A postmen I was friendly with asked me to be the best man at his wedding but after several weeks of worrying about the best man’s speech I would have to give I told him I couldn’t do it. Whether I explained my reasons clearly or not I can’t remember. Maybe he thought I was saying I couldn’t attend. Either way he just crossed me off the wedding list and I wasn’t invited.
As a way of getting out of this rut I enrolled in two evening classes at our local high school, both ‘O’ Level courses, one in English Literature and the other in Sociology. ‘O’ Levels were the exams I had failed at 16.
For my Sociology project I chose to analyse newspapers. I learned that small newspapers are called tabloids and big ones are called broadsheets and the latter are more serious, less colourful and have fewer pictures than the former. Some have a conservative slant which is bad, while others are more left-wing which is good. Someone told me that because selling newspapers is a business they tend to be pro-capitalist, and therefore have a right-wing slant. I think I incorporated this gem of wisdom into my final essay. It only occurred to me later that if your public is mostly left-wing then it makes sense to publish a left-wing orientated newspaper, regardless of whether you are involved in a capitalist venture or not.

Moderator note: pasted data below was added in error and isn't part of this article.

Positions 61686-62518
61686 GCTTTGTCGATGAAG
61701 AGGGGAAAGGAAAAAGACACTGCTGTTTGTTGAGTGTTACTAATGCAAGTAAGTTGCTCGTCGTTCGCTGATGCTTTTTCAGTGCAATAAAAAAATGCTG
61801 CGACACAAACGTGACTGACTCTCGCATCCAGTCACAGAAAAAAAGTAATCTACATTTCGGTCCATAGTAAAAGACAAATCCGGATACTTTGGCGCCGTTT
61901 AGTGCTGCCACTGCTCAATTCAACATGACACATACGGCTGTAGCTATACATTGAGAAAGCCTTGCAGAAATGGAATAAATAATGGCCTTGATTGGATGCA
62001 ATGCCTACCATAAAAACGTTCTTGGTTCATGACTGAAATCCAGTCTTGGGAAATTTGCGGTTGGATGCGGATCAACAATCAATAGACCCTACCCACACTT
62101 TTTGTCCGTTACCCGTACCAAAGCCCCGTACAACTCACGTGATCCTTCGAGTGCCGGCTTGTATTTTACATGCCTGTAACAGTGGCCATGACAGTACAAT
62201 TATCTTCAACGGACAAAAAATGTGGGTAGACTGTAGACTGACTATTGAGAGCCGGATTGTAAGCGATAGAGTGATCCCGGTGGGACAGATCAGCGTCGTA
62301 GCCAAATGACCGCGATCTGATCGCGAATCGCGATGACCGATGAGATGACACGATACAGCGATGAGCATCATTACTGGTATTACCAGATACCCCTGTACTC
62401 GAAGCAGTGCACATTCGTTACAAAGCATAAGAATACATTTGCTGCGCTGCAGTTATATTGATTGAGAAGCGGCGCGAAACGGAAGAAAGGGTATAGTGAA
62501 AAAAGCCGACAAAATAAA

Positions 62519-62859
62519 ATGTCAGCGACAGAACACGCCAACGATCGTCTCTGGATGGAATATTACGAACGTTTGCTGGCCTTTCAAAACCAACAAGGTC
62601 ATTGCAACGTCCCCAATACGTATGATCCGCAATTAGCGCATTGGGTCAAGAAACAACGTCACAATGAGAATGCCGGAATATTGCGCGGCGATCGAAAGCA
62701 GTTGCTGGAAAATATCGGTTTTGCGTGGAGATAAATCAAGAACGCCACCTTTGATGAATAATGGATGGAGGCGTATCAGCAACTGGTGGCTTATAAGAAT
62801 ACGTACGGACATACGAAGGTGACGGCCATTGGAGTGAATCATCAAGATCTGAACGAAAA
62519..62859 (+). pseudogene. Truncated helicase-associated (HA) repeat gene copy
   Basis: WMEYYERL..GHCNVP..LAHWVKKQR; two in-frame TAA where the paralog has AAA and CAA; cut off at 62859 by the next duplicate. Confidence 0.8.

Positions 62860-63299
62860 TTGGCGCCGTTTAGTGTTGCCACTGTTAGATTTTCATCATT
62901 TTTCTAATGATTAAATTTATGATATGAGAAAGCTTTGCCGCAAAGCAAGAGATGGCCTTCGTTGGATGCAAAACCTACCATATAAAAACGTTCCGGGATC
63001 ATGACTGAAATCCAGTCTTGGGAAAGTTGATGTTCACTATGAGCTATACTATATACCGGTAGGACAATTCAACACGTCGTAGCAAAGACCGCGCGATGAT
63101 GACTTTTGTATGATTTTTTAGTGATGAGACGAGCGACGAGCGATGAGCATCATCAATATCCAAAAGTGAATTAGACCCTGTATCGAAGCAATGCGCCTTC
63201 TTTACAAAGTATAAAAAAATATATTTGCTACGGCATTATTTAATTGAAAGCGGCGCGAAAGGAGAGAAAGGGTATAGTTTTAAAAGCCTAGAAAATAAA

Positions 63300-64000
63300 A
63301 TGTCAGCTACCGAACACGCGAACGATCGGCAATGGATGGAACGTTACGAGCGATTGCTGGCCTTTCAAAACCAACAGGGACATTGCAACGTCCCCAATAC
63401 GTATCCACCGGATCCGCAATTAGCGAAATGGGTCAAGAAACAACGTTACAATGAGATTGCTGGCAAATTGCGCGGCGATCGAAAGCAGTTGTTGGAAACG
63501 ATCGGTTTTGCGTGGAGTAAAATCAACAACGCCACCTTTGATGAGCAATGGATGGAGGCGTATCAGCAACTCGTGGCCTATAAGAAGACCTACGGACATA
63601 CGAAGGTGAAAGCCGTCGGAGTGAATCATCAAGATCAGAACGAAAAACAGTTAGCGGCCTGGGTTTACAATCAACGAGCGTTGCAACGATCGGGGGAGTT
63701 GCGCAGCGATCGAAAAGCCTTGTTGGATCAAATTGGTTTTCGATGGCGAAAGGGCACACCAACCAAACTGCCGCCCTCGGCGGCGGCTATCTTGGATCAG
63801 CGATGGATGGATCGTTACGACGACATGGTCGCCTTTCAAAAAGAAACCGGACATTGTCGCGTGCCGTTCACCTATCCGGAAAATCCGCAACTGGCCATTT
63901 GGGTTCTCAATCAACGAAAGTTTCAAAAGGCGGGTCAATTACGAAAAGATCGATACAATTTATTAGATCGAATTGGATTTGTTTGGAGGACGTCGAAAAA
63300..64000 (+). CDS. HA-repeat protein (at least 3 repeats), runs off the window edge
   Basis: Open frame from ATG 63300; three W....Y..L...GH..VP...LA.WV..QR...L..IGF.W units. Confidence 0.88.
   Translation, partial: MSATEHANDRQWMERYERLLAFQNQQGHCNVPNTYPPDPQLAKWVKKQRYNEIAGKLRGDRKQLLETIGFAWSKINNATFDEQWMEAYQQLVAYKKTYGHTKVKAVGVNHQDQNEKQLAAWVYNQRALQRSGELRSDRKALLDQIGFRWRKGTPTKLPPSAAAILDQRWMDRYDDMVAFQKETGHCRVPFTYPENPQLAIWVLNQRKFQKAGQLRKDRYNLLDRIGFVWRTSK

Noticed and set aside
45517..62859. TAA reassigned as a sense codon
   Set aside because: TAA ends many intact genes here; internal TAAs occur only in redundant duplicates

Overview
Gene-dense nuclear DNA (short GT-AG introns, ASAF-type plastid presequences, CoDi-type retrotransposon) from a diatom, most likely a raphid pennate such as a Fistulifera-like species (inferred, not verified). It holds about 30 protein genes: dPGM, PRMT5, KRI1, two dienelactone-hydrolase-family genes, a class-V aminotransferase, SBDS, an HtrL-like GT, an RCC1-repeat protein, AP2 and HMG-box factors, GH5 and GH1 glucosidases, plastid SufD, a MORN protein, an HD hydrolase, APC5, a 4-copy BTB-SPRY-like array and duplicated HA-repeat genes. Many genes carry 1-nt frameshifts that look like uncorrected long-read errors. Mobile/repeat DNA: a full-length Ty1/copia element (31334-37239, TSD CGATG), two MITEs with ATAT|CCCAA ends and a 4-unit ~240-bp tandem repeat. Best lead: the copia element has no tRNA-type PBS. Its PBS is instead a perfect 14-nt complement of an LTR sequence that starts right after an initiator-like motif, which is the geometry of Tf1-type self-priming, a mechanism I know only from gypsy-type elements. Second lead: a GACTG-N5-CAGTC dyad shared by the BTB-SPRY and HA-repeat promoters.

I found analysing newspapers difficult and in the end I just asked my older brother, who had recently moved in with me, what he thought of them. Unlike me he had always read newspapers, usually the Guardian, and I based my admittedly rubbish final essay on the 5-minute talk he gave me.
My brother had come down from Sheffield and had started working as a milkman in Leicester. Both of us were out of the house by 5am and were home again by lunchtime which meant we had a lot of time our hands in the afternoons. Sometimes we played darts in the living room while listening to pop music. When autumn came around he suggested we take the German ‘A’ Level course together that was being offered at our old High School in the next village. Prior to coming to Leicester he had completed the first year of an ‘A’ Level German course in Sheffield and since I already spoke German we thought it shouldn’t be difficult for me to join an ‘A’ Level course halfway through.